Justice Department creates domestic terrorism unit, raising concerns among some in GOP
"We prosecute individuals for engaging in violence and other criminal conduct, not for their beliefs or associations," a DOJ official asserted.
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The Department of Justice (DOJ) announced Tuesday it is establishing a specialized domestic terrorism unit in response to what the agency says is a rising increase in threats. Some Republicans are voicing concerns over the plan.
Assistant Attorney General Matthew Olsen testified in front of the Senate Judiciary Committee about the department's plans to create the new unit. "The number of FBI investigations of suspected domestic violent extremists has more than doubled since the spring of 2020," he said.
Olsen went on to list examples of recent domestic terror and hate attacks including the 2019 El Paso Walmart shooting, the 2018 Pittsburgh Tree Of Life synagogue shooting and the 2017 Republican congressional baseball shooting, the latter of which the FBI officially reclassified last year from "suicide by cop" to "domestic violent extremist" after outrage from survivors.
In the wake of the Jan. 6 attack on the Capitol, Olsen said the DOJ has undertaken an unprecedented effort to prosecute "all who engaged in criminal acts." So far, more than 725 individuals have been arrested and charged by the department over Jan. 6.
Ranking Judiciary Committee Member Sen. Chuck Grassley (R-Iowa) said that President Joe Biden's domestic terrorism strategy ignored leftwing terrorism, including the 2020 riots after George Floyd's death that caused more than $2 billion in damages and killed at least 25 people.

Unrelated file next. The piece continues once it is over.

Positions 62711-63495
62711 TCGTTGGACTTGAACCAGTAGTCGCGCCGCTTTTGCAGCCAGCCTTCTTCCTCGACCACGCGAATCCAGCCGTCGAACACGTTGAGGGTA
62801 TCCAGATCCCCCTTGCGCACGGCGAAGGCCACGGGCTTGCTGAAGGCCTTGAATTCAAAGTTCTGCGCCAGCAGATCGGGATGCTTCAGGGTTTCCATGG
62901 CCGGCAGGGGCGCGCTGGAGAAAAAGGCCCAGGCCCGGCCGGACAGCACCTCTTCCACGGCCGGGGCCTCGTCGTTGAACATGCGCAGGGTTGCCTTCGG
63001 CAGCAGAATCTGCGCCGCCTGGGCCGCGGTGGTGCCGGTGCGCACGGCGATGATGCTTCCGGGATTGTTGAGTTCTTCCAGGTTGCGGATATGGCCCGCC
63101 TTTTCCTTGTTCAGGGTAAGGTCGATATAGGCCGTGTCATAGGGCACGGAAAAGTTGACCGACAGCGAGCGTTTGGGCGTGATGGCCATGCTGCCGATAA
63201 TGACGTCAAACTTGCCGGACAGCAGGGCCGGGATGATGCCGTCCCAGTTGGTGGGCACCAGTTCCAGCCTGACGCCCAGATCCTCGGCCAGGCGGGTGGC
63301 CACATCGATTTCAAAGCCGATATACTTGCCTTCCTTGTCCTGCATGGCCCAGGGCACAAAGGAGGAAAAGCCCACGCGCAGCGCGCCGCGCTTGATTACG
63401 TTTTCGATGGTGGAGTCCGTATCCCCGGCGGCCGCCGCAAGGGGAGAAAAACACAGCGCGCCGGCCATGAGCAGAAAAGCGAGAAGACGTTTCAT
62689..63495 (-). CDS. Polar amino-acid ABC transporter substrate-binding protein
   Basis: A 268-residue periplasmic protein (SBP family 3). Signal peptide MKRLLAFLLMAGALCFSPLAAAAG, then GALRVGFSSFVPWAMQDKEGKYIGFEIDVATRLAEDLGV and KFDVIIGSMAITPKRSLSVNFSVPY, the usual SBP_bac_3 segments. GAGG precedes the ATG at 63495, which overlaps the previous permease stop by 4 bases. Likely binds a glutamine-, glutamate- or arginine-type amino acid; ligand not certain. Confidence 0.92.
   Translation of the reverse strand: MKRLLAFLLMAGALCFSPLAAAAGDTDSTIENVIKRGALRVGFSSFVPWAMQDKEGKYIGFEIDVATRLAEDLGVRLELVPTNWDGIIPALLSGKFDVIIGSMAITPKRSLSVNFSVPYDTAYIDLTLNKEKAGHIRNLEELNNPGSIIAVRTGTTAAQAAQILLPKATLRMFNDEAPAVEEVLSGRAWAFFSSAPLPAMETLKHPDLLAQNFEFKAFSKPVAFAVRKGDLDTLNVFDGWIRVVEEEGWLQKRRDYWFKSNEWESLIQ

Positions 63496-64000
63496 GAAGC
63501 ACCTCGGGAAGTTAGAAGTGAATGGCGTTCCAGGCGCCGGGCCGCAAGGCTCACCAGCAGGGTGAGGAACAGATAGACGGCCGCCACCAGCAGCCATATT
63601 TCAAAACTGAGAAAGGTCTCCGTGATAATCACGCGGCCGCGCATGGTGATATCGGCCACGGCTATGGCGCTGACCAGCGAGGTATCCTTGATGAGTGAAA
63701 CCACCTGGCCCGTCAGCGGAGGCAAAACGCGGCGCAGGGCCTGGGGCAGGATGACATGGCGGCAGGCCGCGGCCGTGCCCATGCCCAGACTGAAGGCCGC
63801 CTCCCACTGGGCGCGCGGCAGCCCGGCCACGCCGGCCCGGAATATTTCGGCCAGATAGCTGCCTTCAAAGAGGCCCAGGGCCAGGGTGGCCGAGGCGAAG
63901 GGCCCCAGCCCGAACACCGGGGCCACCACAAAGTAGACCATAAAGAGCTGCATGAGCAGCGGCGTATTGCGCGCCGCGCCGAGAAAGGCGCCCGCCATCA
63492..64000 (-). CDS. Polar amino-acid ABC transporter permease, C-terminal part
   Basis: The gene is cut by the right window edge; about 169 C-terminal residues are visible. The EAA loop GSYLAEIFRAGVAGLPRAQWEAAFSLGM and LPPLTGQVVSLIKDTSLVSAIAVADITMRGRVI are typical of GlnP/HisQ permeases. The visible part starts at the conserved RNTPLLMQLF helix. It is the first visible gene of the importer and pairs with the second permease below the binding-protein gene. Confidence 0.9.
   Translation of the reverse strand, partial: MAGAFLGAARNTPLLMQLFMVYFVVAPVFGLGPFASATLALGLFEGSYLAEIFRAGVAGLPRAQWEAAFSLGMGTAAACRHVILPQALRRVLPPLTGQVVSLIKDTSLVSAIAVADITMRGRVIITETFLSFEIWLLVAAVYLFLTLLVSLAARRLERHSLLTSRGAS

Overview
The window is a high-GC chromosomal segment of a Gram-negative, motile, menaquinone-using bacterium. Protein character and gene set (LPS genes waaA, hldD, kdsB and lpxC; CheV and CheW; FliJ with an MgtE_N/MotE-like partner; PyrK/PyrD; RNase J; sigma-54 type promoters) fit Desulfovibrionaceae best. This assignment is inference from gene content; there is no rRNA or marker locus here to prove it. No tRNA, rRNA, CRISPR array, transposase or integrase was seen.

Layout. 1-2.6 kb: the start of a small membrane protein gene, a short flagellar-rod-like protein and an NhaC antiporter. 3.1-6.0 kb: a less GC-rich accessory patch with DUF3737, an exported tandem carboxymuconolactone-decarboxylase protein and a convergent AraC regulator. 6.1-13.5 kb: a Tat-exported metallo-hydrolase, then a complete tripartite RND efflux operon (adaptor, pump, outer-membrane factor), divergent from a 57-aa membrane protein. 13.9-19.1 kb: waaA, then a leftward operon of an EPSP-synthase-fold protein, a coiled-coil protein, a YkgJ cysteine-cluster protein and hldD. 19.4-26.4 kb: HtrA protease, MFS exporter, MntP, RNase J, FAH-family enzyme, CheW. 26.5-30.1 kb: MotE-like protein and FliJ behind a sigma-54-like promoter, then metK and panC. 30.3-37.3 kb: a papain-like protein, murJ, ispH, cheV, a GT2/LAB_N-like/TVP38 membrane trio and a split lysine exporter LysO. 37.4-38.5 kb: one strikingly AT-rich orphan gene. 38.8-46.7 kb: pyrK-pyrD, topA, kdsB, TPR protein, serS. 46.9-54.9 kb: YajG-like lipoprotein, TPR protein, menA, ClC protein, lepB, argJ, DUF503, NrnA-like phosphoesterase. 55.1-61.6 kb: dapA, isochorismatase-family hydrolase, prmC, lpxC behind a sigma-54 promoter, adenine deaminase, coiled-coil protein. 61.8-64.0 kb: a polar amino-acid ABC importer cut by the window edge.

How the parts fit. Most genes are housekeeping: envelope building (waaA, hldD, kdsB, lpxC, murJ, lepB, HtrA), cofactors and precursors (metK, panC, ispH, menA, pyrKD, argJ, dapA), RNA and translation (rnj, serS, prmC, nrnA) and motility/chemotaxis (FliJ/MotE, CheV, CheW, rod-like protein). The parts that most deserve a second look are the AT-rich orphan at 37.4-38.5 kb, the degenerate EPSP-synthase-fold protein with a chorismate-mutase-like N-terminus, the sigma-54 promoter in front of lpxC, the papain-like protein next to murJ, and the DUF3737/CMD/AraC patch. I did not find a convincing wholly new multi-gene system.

The Domestic Terrorism Unit will consist of attorneys who "will focus on the domestic terrorism threat, helping to ensure that these cases are properly handled and effectively coordinated across DOJ and around the country," Olsen said.
"We prosecute individuals for engaging in violence and other criminal conduct, not for their beliefs or associations. But we will not hesitate to prosecute those who commit acts of violence in violation of federal law," Olsen concluded his opening statement to the committee.
Prosecuting domestic terrorism can be difficult for the federal government, which does not have a single "domestic terrorism" charge. The criminal code does include a definition for "domestic terrorism" that federal authorities use along with other statutes.
Democrats on the Senate Judiciary Committee focused on what they see as the "Big Lie" from President Donald Trump and his supporters. "The Intelligence Community also warned that the Big Lie continues to fuel a heightened threat of domestic terrorism, stating that “narratives of fraud in the recent general election…will almost certainly spur some DVEs [domestic violent extremists] to try to engage in violence," the Democrats tweeted.
"While we must condemn violence in all of its forms, we also need to be realistic about what we’re facing here. The intelligence community has made it clear that the most lethal threat comes from violent white supremacists and militia violent extremists," the Senate Judiciary Democrats added.
"First, they labeled parents as domestic terrorists. Now, Biden’s new DOJ unit will investigate his political opponents and anyone with whom the Left disagrees. This is beyond wrong. It’s a time for choosing, America," Rep. Dan Bishop (R-N.C.) tweeted.
Grassley (R-Iowa) called on Attorney General Merrick Garland last week to withdraw his controversial memo asking the FBI to investigate threats at school board meetings.
"Are concerned parents domestic terrorists or not?" Grassley asked Garland in December.
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